FLYING FINCH TAKES THE RIGHT TURN TO SCONE

The couple own Riverbank Farm at Benalla where they offer a variety of services, including standing seven modestly price stallions designed to attract the bred-to-race market.

Despite the demands of the farm, Russell finds time to train up to a dozen of their homebreds and one of them, Flying Finch, is by resident stallion Redente, and has shown above average ability.

And while four-year old Flying Finch had shown some class in his four starts before, Russell and Caroline decided to head to a 1000m maiden race on Scone Cup Day last Friday.

From those four starts, the gelding had been placed three times, but he had a worrying problem during his races.

Caroline said Russell thought they would not see the best of Flying Finch in Victoria because he hangs so badly.

“His last two starts prior to Scone he had run second and horses that he met there were pretty smart,” she said.

“And he lost a lot in the races because he would hang and Russell said he needed to go the New South Wales direction and we wanted to also test whether he could also handle the travel.

“He could have gone to Albury and just pinched a maiden there but we wanted to see just how he’d handle the travel just in case we had to take him to Sydney, potentially.”

Caroline said with a few friends in the Hunter Valley, they decided to also enjoy a few days in Scone Cup time and make a little bit of a road trip out of it.

It all worked out to plan with Flying Finch winning by a short neck over the 1000m journey after starting the $3.10 favourite and picking up a cheque of $20,300.

“The horse handled it really well and we were just delighted that he handled the trip and managed to pull off the win,’’ she said.

While Caroline said that Flying Finch had received treatment for a few issues he’d had, it doesn’t explain why he hangs which she says some horses just do.

“It’s the same as people, some are left and right handed and some horses are left and right handed,” she said.

“And he just prefers to go the NSW way rather than the Victorian way.

“He did a little bit wrong in the race but Regan (jockey Regan Bayliss) rode him out really well to get him to the win and he’ll certainly improve from the run as well.”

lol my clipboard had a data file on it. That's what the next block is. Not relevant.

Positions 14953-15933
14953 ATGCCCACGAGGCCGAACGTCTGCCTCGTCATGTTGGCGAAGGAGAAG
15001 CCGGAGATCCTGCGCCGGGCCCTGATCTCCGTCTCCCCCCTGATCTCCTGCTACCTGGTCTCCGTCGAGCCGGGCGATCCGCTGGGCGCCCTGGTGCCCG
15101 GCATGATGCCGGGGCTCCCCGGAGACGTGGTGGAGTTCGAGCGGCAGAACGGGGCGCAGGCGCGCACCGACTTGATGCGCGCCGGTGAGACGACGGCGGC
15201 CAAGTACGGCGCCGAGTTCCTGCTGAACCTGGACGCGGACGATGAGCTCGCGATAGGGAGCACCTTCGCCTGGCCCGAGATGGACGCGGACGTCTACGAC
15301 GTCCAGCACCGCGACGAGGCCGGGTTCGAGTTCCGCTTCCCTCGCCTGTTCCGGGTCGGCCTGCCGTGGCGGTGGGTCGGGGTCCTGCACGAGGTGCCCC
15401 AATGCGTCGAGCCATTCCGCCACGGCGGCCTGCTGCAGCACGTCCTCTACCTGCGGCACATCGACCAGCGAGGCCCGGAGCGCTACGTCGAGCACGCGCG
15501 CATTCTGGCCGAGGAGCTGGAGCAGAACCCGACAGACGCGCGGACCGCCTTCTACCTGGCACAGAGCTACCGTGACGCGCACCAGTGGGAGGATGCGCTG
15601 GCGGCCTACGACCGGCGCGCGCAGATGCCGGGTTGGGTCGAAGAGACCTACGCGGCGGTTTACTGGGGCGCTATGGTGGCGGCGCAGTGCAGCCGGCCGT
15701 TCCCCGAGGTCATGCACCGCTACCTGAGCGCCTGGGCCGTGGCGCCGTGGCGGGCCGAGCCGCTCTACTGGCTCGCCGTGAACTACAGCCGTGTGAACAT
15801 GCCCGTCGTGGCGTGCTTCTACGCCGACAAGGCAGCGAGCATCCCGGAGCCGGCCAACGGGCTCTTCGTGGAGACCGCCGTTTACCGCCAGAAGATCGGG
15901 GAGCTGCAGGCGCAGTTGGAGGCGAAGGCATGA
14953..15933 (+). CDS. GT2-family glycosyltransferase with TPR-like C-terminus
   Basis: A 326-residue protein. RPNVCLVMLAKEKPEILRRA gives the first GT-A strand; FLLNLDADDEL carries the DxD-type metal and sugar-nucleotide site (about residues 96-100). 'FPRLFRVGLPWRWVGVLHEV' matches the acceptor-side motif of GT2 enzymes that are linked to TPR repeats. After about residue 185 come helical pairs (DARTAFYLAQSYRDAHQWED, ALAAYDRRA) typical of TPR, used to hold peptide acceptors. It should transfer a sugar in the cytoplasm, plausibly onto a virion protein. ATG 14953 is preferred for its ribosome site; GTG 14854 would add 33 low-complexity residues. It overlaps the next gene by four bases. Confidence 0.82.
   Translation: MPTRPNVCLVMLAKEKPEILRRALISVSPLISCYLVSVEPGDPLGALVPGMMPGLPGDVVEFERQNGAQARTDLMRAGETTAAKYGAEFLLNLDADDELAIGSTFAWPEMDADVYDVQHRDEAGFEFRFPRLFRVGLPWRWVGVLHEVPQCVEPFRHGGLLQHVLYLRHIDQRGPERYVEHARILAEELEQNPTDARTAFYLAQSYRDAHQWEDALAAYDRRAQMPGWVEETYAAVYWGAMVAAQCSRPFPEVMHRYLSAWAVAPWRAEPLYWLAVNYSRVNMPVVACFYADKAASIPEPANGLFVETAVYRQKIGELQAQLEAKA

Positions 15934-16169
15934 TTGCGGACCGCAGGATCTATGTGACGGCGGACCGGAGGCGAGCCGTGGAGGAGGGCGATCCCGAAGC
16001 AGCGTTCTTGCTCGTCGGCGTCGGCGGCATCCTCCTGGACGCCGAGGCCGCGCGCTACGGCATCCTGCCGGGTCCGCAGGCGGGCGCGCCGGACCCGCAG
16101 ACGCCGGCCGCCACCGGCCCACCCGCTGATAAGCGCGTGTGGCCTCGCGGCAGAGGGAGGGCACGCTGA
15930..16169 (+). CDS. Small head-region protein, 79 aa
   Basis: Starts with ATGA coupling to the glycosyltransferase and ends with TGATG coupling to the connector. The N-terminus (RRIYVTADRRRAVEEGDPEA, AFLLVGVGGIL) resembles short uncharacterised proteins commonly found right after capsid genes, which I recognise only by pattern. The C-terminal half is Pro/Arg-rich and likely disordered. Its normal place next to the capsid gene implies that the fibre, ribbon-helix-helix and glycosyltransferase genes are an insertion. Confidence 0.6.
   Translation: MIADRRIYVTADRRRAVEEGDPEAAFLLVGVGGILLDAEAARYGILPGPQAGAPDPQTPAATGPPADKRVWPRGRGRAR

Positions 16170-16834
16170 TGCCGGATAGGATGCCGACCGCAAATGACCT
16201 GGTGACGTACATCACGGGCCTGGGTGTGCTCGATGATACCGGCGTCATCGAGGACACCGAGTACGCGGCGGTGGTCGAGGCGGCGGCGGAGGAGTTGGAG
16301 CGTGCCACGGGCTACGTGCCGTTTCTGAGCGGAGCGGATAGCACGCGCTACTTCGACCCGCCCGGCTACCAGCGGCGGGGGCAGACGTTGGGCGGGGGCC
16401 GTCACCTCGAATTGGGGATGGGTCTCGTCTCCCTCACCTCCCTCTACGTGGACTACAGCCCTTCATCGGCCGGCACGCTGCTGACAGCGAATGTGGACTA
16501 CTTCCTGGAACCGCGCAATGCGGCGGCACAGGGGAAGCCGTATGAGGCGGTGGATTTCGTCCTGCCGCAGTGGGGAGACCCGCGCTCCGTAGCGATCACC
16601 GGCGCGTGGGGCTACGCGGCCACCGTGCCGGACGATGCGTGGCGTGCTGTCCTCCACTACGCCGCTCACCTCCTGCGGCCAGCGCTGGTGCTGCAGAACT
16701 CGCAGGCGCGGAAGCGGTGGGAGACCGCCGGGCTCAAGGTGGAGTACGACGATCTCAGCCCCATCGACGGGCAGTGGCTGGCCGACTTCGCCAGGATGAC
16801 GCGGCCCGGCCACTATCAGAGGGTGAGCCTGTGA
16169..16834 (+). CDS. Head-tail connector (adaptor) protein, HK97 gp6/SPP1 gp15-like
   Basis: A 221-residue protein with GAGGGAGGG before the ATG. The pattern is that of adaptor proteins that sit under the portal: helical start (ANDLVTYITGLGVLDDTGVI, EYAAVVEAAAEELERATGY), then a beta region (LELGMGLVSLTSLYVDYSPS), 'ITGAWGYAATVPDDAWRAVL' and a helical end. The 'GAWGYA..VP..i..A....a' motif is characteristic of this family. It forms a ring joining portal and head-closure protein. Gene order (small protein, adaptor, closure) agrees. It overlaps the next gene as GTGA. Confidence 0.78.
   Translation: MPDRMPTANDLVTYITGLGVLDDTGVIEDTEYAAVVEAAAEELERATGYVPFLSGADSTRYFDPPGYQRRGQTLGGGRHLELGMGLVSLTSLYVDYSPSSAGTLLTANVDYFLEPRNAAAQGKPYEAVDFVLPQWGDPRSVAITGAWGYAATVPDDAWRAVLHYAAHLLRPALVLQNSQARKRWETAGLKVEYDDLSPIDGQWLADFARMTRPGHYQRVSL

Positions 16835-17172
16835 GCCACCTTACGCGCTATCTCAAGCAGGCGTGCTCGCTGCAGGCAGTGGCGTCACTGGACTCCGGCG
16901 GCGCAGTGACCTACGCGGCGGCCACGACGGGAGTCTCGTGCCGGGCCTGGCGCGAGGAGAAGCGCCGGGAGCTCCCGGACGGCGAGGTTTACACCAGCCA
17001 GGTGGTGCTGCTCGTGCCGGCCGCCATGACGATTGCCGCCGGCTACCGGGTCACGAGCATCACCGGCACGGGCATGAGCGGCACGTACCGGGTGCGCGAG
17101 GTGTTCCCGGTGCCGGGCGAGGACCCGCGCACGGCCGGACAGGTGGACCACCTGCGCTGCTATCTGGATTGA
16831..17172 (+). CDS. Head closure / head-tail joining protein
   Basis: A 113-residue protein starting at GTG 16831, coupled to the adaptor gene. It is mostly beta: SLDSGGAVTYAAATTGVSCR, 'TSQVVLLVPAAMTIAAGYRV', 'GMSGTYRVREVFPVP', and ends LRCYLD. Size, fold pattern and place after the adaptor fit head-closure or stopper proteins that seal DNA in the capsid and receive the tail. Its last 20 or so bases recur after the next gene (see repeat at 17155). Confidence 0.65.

Now with his maiden out of the way, Flying Finch will have a week off to get over the trip and a decision will be made on his next assignment which more than likely be over the border.

“And he’ll just work through the grades,” Caroline said.

“Albury is as lot closer to us but the prizemoney at Scone was double for a maiden at Albury and we learnt a lot about the horse in doing the trip and plus we had just had a nice road trip away for a few days and caught up with some good friends up there.”

Caroline said Redente, which stands at $3300, continues to produce winners, including two last Friday – Flying Finch and Brenlyn’s Trooper which has had three wins, plus a second at Moonee Valley, from his four starts.

Mornington trainer David Brideoake also had a Redente winner on Saturday when Bob’s Relish won at Warracknabeal over 1000m.

“He just keeps churning out the winners, old Redente and we just love him,’’ Caroline said.

“He is great value for money and he just keeps producing winners and he has got a lot of support up here in this area and he is just a nice bread and butter horse.”

Caroline said they target the owner-breeder with their stallions and try to offer value for money and their horses are priced for what they are.

She said that while Redente is yet to have a stakes winner, his strike rate of winners to runners is very good.

“We consider that are stallions are priced to what they’re worth,” Caroline said.

“He just keeps producing those winners but I think it might have been a different story for him if he’d had a book of 200 top shelf mares in his first season, I don’t think he’d been standing at Riverbank now.

“He has done it the hard way, Redente. He could have had more potential if he’d had bigger books of high quality mares.”

Redente, an unraced son of Redoute’s Choice, was earmarked as a stallion when he was just a yearling when Caroline was working as an equine vet on Bob Scarborough’s nearby Wood Nook Farm.

He was never going to race because of a cyst above his hoof. Caroline and Russell were asked if they wanted him to breed a couple from as his dam was Group 1 winning mare Stella Cadente (Centaine x Temple Fire).

“So we actually got him as a yearling and put him in the paddock for a year or two and put him to stud when he was three and he has just kind of slowly built a bit of momentum,” he said.

“As I said, he has done it the hard way, the tough way but he has got a lot of loyal support up in this area from our clients.”

Caroline and Russell have a band or around 20 broodmares, but unfortunately Flying Finch’s dam, Lim’s Falcon, died in 2018.

The pair basically only race and train the horses they have bred.

“It’s sort of a side branch of the farm,” Caroline said.

“It’s really Russell’s hobby training the horses, so we really only have on own homebred horses in training at any time.”

And Riverbank truly is a family operation with Russell’s 22-year-old twin daughters, Olivia and Sarah, riding track work for their father.

As well as Redente, Riverbank Farm stand another six stallions – Anacheeva, Boulder City, Prince of Caviar, Skilled, Wayed Zain and Von Costa De Hero.